Feb 112004
Authors: Amy Tolley

If you haven’t pulled your act together for Valentine’s Day yet,

let the pros do it for you. Whether it is through words, art or

dance, Fort Collins has an outlet for your lovin’ feeling.

Start by knocking your partner’s socks off by suggesting that

you break out the dancing shoes. Take him or her to shake it at the

Lincoln Center. It’s your chance to swoon to your favorite love

songs and spend an evening with your sweetheart dancing cheek to

cheek to the music of big band.

“Love and All That Jazz Dance” begins at 7:30 p.m. Saturday at

the Lincoln Center. Table seating and a cash bar will be available.

Tickets are $12 in advance or $15 at the door.

If dancing isn’t your thang then take your love to Bas Bleu

Theatre so you both can laugh at others’ hilarious attempts at

pursuing romance. The play “Love Letters” is showing Saturday and

follows letters exchanged over a lifetime between two people who

grew up together and then went their separate ways. This play

proves that what is implied can be just as revealing and meaningful

as what is actually written down. The show starts at 7:30 p.m.,

choice seats are $79 for adults and $59 for seniors and


When the hype of the romantic holiday finally wears down, green

leprechauns and jazz music will replace red roses.

Faculty saxophonist Peter Sommer and jazz-great Art Lande

explore contemporary sounds for saxophone and piano as part of the

Chamber Music at CSU Faculty Recital Series.

“Jazz Originals” features original music that intersects the

spheres of the classical, jazz and creative improvisation.

Peter Sommer is a saxophonist, teacher and recording artist who

has performed with the Colorado Symphony Orchestra and appeared at

many jazz festivals throughout the state. Sommer is an instructor

for the Colorado Conservatory of Jazz Arts.

The two artists will provide an exciting night of music on

Monday at 7:30 p.m. in the Music Building Recital Hall, room 203.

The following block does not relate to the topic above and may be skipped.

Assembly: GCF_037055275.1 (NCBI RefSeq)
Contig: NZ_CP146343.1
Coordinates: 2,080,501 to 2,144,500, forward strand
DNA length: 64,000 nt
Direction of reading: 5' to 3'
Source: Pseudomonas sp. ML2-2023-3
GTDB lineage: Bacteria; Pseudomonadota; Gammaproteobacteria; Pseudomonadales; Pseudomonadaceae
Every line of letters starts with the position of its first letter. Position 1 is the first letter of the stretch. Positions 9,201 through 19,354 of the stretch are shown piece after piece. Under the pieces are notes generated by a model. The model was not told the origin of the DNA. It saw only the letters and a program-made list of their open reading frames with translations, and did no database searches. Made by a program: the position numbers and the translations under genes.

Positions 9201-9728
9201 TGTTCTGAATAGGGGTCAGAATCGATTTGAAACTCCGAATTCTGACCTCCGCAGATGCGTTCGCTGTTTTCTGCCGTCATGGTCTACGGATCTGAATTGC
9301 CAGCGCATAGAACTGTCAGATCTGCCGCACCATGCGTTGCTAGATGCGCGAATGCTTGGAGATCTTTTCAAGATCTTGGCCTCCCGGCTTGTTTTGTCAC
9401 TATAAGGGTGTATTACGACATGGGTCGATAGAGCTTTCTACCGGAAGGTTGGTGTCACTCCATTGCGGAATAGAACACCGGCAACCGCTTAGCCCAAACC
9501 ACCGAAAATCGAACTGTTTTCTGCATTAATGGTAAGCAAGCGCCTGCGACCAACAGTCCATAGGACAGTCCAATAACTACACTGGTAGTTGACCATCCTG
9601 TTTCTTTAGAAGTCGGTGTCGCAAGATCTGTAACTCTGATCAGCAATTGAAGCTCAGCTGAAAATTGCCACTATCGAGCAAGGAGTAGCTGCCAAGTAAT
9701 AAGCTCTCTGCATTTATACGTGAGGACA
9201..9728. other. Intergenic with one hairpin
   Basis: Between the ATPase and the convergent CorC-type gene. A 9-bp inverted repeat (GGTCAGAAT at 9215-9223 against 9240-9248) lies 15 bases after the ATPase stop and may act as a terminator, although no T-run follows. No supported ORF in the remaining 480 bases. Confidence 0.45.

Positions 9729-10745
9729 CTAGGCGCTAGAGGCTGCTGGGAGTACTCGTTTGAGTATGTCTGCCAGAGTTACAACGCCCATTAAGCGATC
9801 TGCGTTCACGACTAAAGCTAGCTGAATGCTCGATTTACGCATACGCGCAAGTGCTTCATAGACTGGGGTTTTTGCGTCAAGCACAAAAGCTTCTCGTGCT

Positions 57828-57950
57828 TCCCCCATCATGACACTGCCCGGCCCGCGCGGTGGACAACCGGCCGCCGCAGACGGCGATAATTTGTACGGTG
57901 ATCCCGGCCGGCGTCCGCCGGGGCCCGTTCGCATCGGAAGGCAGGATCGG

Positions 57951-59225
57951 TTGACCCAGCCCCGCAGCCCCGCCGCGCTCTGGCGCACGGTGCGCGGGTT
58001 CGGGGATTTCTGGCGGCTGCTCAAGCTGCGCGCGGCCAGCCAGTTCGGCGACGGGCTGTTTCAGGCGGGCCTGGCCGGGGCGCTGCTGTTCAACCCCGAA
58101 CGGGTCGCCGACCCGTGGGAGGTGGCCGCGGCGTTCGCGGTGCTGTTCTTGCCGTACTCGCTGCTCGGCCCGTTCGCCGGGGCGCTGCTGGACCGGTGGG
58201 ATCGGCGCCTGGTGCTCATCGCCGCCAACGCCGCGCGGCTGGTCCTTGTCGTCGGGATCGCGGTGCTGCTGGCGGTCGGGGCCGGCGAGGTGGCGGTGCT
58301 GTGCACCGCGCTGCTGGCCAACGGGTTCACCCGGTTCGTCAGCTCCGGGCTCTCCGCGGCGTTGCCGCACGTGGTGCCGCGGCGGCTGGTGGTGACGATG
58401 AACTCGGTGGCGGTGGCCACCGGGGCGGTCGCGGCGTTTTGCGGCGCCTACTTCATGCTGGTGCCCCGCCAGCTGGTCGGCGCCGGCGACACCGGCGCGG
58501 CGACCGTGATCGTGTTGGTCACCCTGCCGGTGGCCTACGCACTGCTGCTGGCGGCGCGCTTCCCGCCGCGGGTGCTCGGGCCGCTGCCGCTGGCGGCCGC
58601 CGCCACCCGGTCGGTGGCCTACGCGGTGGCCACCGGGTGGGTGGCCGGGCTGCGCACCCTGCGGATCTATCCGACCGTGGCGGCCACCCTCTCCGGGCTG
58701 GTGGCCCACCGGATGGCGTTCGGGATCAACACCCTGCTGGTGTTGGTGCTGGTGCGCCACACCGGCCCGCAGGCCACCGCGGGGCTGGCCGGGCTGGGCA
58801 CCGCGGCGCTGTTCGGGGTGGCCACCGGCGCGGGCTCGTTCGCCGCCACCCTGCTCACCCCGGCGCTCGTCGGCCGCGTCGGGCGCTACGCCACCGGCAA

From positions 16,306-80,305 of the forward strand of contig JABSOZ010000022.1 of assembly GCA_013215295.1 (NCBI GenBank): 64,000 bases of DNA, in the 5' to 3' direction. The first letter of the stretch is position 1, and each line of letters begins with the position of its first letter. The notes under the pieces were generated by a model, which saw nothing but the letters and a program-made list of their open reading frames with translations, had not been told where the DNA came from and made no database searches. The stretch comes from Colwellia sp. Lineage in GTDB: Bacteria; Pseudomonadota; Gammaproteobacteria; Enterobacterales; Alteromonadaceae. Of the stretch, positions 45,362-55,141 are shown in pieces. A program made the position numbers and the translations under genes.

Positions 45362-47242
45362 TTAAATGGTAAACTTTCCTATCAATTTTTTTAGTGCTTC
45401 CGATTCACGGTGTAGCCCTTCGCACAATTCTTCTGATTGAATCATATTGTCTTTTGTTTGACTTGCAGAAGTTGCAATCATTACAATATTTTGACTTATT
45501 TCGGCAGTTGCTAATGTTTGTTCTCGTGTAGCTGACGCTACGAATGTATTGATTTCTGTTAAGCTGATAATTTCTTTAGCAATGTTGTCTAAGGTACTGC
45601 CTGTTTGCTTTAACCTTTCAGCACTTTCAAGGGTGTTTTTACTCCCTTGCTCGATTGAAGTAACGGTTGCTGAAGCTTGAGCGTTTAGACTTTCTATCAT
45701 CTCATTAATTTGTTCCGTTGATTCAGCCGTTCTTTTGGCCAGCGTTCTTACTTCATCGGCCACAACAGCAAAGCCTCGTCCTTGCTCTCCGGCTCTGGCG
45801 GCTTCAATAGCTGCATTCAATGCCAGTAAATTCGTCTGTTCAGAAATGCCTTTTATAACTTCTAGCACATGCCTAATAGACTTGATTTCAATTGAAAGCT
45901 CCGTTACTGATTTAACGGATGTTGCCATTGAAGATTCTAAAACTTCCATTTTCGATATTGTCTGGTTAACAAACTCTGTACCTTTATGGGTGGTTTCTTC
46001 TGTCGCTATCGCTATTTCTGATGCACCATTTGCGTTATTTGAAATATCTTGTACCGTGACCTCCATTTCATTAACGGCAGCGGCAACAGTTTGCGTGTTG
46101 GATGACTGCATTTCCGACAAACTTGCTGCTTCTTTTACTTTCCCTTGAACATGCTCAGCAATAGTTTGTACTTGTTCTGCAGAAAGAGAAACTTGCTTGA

Tickets are available for less than $10.

In the art scene, several shows at the Lincoln Center galleries

span from digitally altered images to works made with yarn and deal

with a range of topics from the Seven Deadly Sins to children. Get

over there to see it all before Feb. 26.

The first exhibit, “Altered Images,” features the works that

have been digitally altered through the use of computers.

Les Barta, who is one artist featured in this exhibit, focuses

on photocollage. His work looks at the abstractness of realities

and the choice we all have in choosing or deciding our reality.

A second art show at the Lincoln Center is called “Defining

Dimensions” and features the eclectic work of four artists who all

work in sculptural format.

The media in this exhibit are as varied as the subject matter,

ranging from metal, porcelain, natural materials and various other

multimedia, and deal with family, landscapes, the Seven Deadly Sins

and natural objects found in our surroundings.

Finally, the Walkway Gallery of the Lincoln Center presents the

work of Wade Eldean and Becki Smith.

Eldean’s work is composed of yarn portraits and oil paintings

with subject matter that reflects people and their relationship to

others and also their culture, whereas Becki Smith’s works are

boxes that display bits and pieces of collected objects, each with

symbolic meaning.

A final art exhibit showing at Gallery 233 proves that some

things in life are black and white. “Entrances” by Jim Heaton

features black-and-white photos of people and places from around

the world. The collection can be seen through Feb. 27. For ticket

information call 970-484-7500.

Bas Bleu Theatre


Gallery 233


Lincoln Center


Music Building Recital Hall


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